The insensitivity of the city leaders to the history and the uniqueness of the structure should not be surprising. Abandonment and destruction of old structures in “historic” Bethlehem has lately been common. Indeed, good advice for preserving property would be: Don’t get on the National Register of Historic Places—like the old Broughal School, or even be designated historic, like the 2nd Avenue Armory, because you end up in the cross-hairs of the absentee out-of-town speculators that call themselves developers.
So, three years later, it should be no surprise that the unique and historic structure, the tallest building in the Lehigh Valley, would be scheduled for demolition by “implosion” at the same time that cities around the world are seeing a boom in distinctive tall structures. I recently visited Durham NC, where one was just completed, and condominiums on the upper floors are listed at $1 million. Rather than take advantage of the unparalleled views (much better than Durham’s) from our own tallest building (that used to be reserved for the steel execs), our leaders’ choice apparently has been to destroy both the uniqueness and the historical character of Martin Tower in favor of suburban-style “generica” developments made up of low-rise structures on acres of parking lots—mirroring the shopping centers across the street.
Bethlehem doesn’t have to settle for this plan, and certainly citizens should not face the risks of the “implosion demolition.” The original rationale for demolition, that the Tower was too plagued by old construction materials like asbestos, no longer applies. Fortunately, the negative characteristics of the old building have been removed by the developer; only the historic significance and the unique character of the building remain. With its costly and dangerous asbestos removed, it is what Bethlehem Steel made it to be—the skyscraper company’s skyscraper—a hometown tribute to the builder of world-class bridges and buildings.
Instead of completing the destruction, why not retrofit the remaining steel structure with new cover skin with solar panels, add state of the art efficiency, insulation, and daylighting, and other modern technologies, and remodel the old monument in a 21st century form? The solar exposure (for PV panels and daylighting) is unmatched as the building is not shaded from any direction—another distinctive characteristic of its monumental status.
The mayor and council and other state and local officials (who have been conspicuously silent) can work together to find a better and much safer plan. Place a moratorium on any demolition to get clear comparisons of cost and risk of the slow but steady (job creating) piece-by-piece demolition alternative, compared to the quick and dirty implosion. These estimates have not been provided to the public. Meanwhile, seek initiatives from other builders who could contract with the current owners for the structure’s skeleton and shell to be turned into multi-use and multi-level residential, and commercial area, like so many similar developments in other communities.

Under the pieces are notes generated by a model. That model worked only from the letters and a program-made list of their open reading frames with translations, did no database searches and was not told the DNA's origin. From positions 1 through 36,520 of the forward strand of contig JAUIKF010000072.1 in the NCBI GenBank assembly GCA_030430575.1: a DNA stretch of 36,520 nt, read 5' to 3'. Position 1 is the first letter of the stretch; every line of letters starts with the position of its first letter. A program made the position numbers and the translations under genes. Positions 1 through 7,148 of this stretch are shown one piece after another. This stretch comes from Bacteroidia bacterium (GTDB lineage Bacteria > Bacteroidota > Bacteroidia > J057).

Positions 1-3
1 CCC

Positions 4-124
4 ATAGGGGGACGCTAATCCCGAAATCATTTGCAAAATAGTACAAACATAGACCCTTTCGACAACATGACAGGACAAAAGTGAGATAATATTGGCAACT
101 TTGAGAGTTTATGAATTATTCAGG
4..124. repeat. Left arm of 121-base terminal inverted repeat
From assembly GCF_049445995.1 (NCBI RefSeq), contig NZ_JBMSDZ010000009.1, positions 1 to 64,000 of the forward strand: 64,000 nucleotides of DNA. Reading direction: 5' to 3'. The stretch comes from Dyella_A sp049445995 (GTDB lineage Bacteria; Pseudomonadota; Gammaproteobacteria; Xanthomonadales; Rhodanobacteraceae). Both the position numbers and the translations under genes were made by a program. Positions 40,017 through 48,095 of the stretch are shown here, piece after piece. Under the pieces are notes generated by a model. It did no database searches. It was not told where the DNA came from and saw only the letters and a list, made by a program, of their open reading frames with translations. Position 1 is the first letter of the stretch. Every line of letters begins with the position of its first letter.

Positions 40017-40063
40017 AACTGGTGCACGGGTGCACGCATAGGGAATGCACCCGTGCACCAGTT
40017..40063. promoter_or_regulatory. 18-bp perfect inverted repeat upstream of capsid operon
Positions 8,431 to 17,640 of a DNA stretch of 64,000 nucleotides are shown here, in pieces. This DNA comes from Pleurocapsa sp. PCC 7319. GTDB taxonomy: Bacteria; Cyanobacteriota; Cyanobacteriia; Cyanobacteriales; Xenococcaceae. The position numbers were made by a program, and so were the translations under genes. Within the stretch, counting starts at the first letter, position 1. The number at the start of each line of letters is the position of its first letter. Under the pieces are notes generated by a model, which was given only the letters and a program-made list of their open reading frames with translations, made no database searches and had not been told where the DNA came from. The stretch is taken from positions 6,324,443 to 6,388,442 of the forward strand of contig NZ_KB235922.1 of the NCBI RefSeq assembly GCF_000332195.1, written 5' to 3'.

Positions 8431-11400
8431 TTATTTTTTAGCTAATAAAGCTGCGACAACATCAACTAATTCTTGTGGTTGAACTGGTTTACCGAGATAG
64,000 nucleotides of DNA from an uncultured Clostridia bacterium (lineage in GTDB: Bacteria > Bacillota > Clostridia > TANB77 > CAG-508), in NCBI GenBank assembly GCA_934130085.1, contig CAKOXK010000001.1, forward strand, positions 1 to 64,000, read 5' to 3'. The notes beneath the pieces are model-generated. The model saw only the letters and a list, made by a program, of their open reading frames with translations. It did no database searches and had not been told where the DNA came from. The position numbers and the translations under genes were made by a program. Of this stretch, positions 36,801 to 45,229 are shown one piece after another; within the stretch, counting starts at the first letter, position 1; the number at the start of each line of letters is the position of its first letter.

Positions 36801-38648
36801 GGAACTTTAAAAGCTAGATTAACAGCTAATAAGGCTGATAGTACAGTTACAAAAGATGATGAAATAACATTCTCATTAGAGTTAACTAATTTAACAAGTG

The complaints from the absentee owners about how long it will take can hardly be considered serious given the years of inactivity that the location has endured. The owners will still have their special tax breaks from the CRIZ–that they can apply to the project and the surrounding property. Make no mistake, citizens are paying for the destruction of Martin Tower not just in the destructive pollution and loss of our history; our leaders are actually giving special tax breaks to the wreckers.
The old obstacles to reuse have been removed; why destroy the core and its historic and structural integrity—and make citizens hide from the pollution? How many communities would deliberately destroy their historic tallest building? Bethlehem officials, and the developers, can do better.
Op Ed submitted by Prof. Al Wurth, Bethlehem resident and (imperiled) neighbor of Martin.
Bob Bilheimer is General Manager of the Industrial Archives & Library here in Bethlehem and was the General Manager of Public Affairs at Bethlehem Steel Corporation, where he was responsible for corporate communications.
Bob prepared these press releases on Ed Martin for publication before the demolition.
Gadfly got behind in his journalistic endeavors, however, and apologizes to Bob for not posting them at a more timely moment.
Nalyn Marcus has had a business across the street from Martin Tower since 2007.
There is a lot of voiced concern, information and commentary on this site which I was only made aware of two weeks ago. Insightful info and thought provoking questions to raise awareness on many topics, but for me these weeks, I’m laser focused on the Tower and all it implies. I often wonder why the local media has not found it newsworthy to dig or write more on health concerns as part of their implosion coverage. It has seemed merely a brush stroke of coverage. I mentioned my concerns weeks ago to a reporter who said that the air quality was an ‘interesting angle’ that he might follow up on. Then nothing. Why I wonder. And how far of a reach does this site have? Is it monitored by our Lehigh Valley journalists or are we all preaching to our own choir?
So I’m using my painters tape and old sheets, taking photos and removing delicate glass and wall hangings tomorrow. I am grateful Im getting help and now that thunderstorms are forecast that is the blessing too. I’m doing more than has been suggested to get ready, but that’s me. I prefer to be over prepared, rather than lament ‘I shoulda’ after. Thank you for this site Gadfly. I believe we’re all better educated having this excellent source of info you provide.
Peter Crownfield is officially retired but spends most of his time working with students in his role as internship coordinator for the Alliance for Sustainable Communities–Lehigh Valley.
The real takeaway from this entire process is that City officials:
• accepted the contractor as a valid source of information on risks
• excluded the city’s Health Department from the process
• assumed that DEP regulations protect public health (what the regulations actually do is permit harm as long as the applicant meets certain requirements)
Clearly they are willing to allow this to go ahead despite demonstrated public health impacts.
This is what happens when government officials place a higher value on property (& profits) than on people’s health & lives.
I think this [post#62 on silica] supports the fact that any comparison to Casilio is bogus, another false statement from the demolition company.